I’ve been to loads of workshops over the last twelve years or so, learning new skills, tips, and ways of tackling painting pictures on all subjects, from landscapes to still-life, figure drawing to animals, in all medias from watercolours through pastels, oils, acrylics, inks, pencil and mixed media. I love them as they open my mind up to new concepts and ways ofÂ painting.
But today’s workshop was totally different from all the others.
Because today, I was the teacher.
It’s taken almost two months to set it up from when I was first asked if I taught art classes, because I was starting from scratch with no pupils (except the person who had enquired), and no venue.Â So, its takenÂ a lot of phone calls, and time and effortÂ setting up adverts to get people to know that I’m starting to teach, and of course most of them don’t know me, so that requires some more explanation. Not helped by the fact that I found a couple of women who were incredibly interested in what I had to offer, but couldn’t both do it on the same day everyone else could, or that one of them could do anotherÂ day, and the other couldn’t, and vice versa. I’m still working on that one!
So, today was the day, venue sorted -the same one that I had my recent solo exhibition at – Ravenstone Institute in Leicestershire – since it seemed to be reasonably central to everyone involved, had a good road system around it, reasonablyÂ good car parking, light enough (as in windows, not weight!) and was of a good size.
I had planned the lesson, and practiced the piece of art I would show them, and to make it easy (but also a bit more complicated for those with a lot of experience) I decided to do a flower workshop as that would give me some idea of how everyone would tackle the subject from scratch.Â I bought a couple of geranium plants in bright vibrant Â pink and scarlet red to take as my subject matter.
For a first lesson there were only five pupils in the class, but that was fine, for me as well as them. I had only met three of them before, the other two were strangers, but after a brief introduction of who I was and my past credits (helped greatly that two of them had seen my art at the solo exhibition there and told the others emphaticallyÂ “She’s good!”) , they explained what they were looking for, and their experiences – one referred to herself as “dabbling but not really sure what I’m doing” – one was happier drawing, one wanted to paint fast, one did detailed botanical art, and one a stylised sort of painting on black backgrounds. Ok, this is going to be interesting I thought, they’re all quite diverse, and all have different styles of painting, skills, and knowledge. And the last thing I wanted was for them all to go home with the same painting that was a replica of the one I’d done – I hate those sort of workshops, it stifles creativity I think.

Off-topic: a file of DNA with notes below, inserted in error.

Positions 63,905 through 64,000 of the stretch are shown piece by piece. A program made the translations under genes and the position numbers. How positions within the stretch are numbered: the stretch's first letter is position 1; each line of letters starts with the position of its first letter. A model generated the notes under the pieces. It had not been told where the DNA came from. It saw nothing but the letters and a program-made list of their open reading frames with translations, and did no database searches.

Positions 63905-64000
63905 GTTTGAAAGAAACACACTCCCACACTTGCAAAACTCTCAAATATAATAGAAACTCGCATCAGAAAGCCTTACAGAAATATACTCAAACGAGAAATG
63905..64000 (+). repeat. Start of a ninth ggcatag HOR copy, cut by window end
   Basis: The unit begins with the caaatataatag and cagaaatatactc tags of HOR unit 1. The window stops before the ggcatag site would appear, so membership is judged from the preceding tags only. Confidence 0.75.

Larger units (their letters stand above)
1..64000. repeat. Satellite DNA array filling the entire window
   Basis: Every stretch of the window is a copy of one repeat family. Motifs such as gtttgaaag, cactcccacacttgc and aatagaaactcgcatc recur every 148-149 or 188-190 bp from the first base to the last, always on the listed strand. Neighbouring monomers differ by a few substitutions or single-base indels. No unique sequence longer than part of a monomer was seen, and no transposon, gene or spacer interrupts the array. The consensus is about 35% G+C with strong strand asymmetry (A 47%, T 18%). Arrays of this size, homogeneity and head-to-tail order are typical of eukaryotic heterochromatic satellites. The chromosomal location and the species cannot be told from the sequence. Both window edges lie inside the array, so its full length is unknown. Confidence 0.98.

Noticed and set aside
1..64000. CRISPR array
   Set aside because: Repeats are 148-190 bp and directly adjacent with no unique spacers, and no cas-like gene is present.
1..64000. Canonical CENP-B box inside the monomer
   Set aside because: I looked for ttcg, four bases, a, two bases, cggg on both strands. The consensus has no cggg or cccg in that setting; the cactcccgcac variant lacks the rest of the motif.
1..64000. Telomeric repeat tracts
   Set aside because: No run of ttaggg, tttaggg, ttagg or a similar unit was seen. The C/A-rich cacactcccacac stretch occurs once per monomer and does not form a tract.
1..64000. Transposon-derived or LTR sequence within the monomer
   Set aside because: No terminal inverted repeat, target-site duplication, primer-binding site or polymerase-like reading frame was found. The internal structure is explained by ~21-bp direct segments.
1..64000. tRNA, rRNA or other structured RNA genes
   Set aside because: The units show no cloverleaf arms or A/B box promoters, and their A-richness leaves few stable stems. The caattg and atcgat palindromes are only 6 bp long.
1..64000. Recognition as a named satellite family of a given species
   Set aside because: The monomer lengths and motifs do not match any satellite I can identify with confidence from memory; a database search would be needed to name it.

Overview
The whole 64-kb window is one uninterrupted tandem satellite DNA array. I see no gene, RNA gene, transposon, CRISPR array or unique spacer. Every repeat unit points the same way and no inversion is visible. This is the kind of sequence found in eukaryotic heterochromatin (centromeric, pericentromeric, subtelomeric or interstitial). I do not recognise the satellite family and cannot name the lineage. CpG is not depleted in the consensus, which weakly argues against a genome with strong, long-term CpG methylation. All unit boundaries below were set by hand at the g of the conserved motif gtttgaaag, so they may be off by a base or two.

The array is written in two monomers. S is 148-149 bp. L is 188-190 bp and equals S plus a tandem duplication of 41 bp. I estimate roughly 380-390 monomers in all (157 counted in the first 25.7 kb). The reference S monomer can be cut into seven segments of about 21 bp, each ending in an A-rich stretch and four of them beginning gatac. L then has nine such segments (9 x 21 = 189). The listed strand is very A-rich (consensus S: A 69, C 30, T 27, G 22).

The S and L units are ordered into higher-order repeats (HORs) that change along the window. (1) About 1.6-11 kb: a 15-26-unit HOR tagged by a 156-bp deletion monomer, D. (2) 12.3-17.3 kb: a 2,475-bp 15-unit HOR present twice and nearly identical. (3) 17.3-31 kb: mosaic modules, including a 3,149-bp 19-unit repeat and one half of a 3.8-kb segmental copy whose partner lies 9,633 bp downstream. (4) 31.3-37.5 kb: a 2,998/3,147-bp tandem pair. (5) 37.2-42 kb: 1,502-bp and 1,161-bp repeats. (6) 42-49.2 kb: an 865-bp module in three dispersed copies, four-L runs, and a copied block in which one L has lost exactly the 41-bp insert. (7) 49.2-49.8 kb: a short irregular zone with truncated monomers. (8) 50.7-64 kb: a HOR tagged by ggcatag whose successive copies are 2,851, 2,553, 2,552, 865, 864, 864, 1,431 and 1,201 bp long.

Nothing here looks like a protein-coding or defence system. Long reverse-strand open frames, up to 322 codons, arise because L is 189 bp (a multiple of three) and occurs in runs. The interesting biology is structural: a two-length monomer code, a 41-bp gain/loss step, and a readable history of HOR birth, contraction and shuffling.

After a brief demo explaining how I would tackle the painting, and my thought processes, I started drawing, thenÂ got some watercolour on the paper to show depth of colour.
Then, having started them off, it was their turn…..
And I was delighted to see the way they settled into it – they drew and painted, and I went around the class watching each one, and answering questions, adding points for them to consider, and helping where it was needed,Â without stifling their natural affinity with the way they tackled the picture.
And was pleased to see that they interacted with each other, looking at what the others were doing, chatting, and making comments, which was great as only two of the women knew each other before today.
At the end the one who called herself a “Dabbler” looked at what she had done and seemed unsure about the validity of what she had produced – and I said to her that she’d learnt a lot today, she along with the others, had learnt that red is a complimentary colour to green which makes a picture zing more, had learnt to look at a 3D object and draw it in 2D on the paper, had learnt to look at negative shapes, had learnt to put on a quick wash of watercolour for the background to take away the panic of having scary white pristine paper in front of you and not knowing what to do with it, had learnt to build up colours to put in details, and had seen how everyone in the class had interpreted the task in different ways that suited their character.
I think that was a lot of learning, for a first lesson.
And the thing that surprised me most of all? No, not that no one mentioned that geraniums smell of cat-pee, not that, but…….
How quickly the time flew.
I’m going to enjoy being a teacher.